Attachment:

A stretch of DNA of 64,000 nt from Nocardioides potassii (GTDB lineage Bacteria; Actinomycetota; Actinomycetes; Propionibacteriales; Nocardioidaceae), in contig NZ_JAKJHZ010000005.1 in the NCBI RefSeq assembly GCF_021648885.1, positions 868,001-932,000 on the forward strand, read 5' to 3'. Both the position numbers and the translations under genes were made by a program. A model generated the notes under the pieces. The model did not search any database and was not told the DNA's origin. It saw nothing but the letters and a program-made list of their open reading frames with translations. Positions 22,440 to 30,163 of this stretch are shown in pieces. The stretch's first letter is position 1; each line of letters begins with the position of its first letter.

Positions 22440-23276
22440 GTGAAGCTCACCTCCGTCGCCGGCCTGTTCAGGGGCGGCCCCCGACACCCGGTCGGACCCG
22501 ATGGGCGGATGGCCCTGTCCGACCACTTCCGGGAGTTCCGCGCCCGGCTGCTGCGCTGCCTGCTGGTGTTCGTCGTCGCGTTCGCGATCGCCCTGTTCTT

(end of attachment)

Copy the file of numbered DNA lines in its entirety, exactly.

A stretch of DNA of 64,000 nt from Nocardioides potassii (GTDB lineage Bacteria; Actinomycetota; Actinomycetes; Propionibacteriales; Nocardioidaceae), in contig NZ_JAKJHZ010000005.1 in the NCBI RefSeq assembly GCF_021648885.1, positions 868,001-932,000 on the forward strand, read 5' to 3'. Both the position numbers and the translations under genes were made by a program. A model generated the notes under the pieces. The model did not search any database and was not told the DNA's origin. It saw nothing but the letters and a program-made list of their open reading frames with translations. Positions 22,440 to 30,163 of this stretch are shown in pieces. The stretch's first letter is position 1; each line of letters begins with the position of its first letter.

Positions 22440-23276
22440 GTGAAGCTCACCTCCGTCGCCGGCCTGTTCAGGGGCGGCCCCCGACACCCGGTCGGACCCG
22501 ATGGGCGGATGGCCCTGTCCGACCACTTCCGGGAGTTCCGCGCCCGGCTGCTGCGCTGCCTGCTGGTGTTCGTCGTCGCGTTCGCGATCGCCCTGTTCTT